Di Wilson (Class of 2011) representing Australia in Thailand
Radford's Sports Operations Manager, Ms Dianne Wilson and Collegian (Class of 2011), recently showcased her exceptional futsal skills on a global stage at the NSDF Women's Futsal Tournament in Thailand. We asked Ms Wilson what it was like to compete against national teams and to be treated like royalty for a week, plus the impact of her passion for the sport on the thriving futsal community at Radford.
Radford’s Sports Operations Manager, Ms Dianne Wilson and Collegian (Class of 2011), recently showcased her exceptional futsal skills on a global stage at the NSDF Women’s Futsal Tournament in Thailand. We asked Ms Wilson what it was like to compete against national teams and to be treated like royalty for a week, plus the impact of her passion for the sport on the thriving futsal community at Radford.
What team did you represent, and in which competition did you participate in Thailand recently?
It’s a little complicated – we competed at the NSDF Women’s Futsal Tournament, which was a tournament for Asian nations. Unfortunately, Australia doesn’t currently have an official national women’s team. Football NSW was invited to represent Australia after winning the nationals in January but declined due to funding reasons. So, Capital Football (ACT) was given a late invitation due to the fact that we were runners up of the nationals. We were considered an ‘unofficial state’. So, for example, we didn’t get a national anthem before games like the other nations did.
How long were you there for, and can you share how your team performed?
We were there for ten days. We lost our first game to Thailand 3-0 and were strangely pleased with the result. Thailand is ranked 11th in the world, and the players are full-time professionals, some with Puma or Nike deals and a lot of social media followers! They were celebrities and the eventual tournament runners up.
We lost our second game 2-1 to Bahrain, which was disappointing and unfortunately knocked us out of the tournament. Luckily, China agreed to play us in a friendly a few days later, which we lost 5-0, but the score didn’t reflect the game – there were a few sore bodies. China played Bahrain in the bronze medal match the following day, which they surprisingly lost, and their coach credited the result to the tough battle against us the previous day.
Japan, ranked tenth in the world, was the tournament champion, and its players looked like they were from another planet with their silky skills and speed! It would be great to see Football Australia invest in futsal – it is a common pathway for many of the world’s top footballing nations, including Brazil and the recent Women’s World Cup Champions, Spain.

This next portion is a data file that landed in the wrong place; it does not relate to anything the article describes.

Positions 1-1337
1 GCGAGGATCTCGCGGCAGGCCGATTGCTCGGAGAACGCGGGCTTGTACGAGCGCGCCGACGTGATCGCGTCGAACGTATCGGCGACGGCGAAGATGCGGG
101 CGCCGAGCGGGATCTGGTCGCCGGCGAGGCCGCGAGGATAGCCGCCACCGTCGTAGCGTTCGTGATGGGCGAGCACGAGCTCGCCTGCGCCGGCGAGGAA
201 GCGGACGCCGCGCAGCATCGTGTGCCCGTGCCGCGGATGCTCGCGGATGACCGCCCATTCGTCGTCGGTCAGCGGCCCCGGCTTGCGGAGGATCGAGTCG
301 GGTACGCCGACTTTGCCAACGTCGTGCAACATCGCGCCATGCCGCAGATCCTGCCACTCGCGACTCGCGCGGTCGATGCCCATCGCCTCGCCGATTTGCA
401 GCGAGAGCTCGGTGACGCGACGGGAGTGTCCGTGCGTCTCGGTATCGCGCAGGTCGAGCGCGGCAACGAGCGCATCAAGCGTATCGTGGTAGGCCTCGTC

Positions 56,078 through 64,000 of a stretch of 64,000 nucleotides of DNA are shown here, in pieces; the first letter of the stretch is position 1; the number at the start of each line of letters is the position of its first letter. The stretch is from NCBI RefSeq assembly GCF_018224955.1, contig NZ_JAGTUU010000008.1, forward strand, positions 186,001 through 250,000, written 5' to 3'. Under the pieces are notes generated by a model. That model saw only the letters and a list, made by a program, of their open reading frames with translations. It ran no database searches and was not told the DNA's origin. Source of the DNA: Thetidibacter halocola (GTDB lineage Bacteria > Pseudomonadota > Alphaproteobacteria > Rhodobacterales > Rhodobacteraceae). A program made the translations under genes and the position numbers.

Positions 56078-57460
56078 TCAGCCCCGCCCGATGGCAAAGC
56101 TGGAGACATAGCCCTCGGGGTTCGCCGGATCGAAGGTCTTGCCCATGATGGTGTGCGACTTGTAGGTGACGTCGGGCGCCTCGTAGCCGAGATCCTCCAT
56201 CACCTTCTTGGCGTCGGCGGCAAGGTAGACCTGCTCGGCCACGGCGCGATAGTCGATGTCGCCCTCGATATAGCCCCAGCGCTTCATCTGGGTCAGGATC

Can you tell us about your experience in Thailand? Was it a standout moment in your playing career?
It was definitely a highlight playing against national teams! The tournament was played in Nakhon Ratchasima, also known as Korat, which is about the same size as Canberra, three-and-a-half hours northeast of Bangkok (no beaches, unfortunately). The Australian Women’s Volleyball team was also in town competing in a tournament, and we were sometimes oddly mistaken for them, which we claimed haha!
The stadium we played in was inside a massive shopping mall, and all the teams stayed at the same hotel where we were treated like absolute queens. It was pretty cool to see the other teams’ professionalism and how they conducted themselves off the pitch.
We had two days to be tourists in Bangkok before flying home, and almost all of us immediately had to play outdoor finals.
We’ve heard that you have exceptional skills in kick-ups. What is the record for the longest duration you have kept the ball in the air?
My record is something like 800, but I got bored, so I started to learn some tricks and train in freestyle football. I’ve won a couple of competitions and had some pretty awesome opportunities, such as performing at the A League Women’s Grand Final and, most recently, at an event for Nike Football where I got to keep some merch.
Apart from your time in Thailand, what other moments stand out as highlights in your futsal career?
As the great Cristano Ronaldo once said: “Football takes me many places. Hot places. Cold places” (for those who remember the 2010 World Cup Castrol advert). I often like to tie my futsal/football/freestyle football experiences together because, while they’re slightly different forms of the game, they all complement each other and I have been very fortunate to have many amazing experiences. Specifically in futsal, travelling all over the country to play in national championships and, on a couple of occasions, being in the winning team, as well as playing in the old F League. I also got to travel to Spain last year with the Australian Futsal Association as a tour official and was lucky enough to get to play some games too!
What age did you start playing futsal, and what motivated you to begin?
I think I was 12 when I started playing. I went to watch a friend play and was completely hooked.
How does your passion for futsal influence your role at Radford?
It has been pleasing to see the growth of the sport at the school. This season, we will be fielding a record 28 teams, including a record ten girls teams! I have many great resources and am able to upskill our coaches, and, in turn, our players due to my coaching qualifications, knowledge and experience. We are really trying to drive the connection between outdoor and futsal this summer, with many of our football coaches, including NPL coaches, joining the futsal program.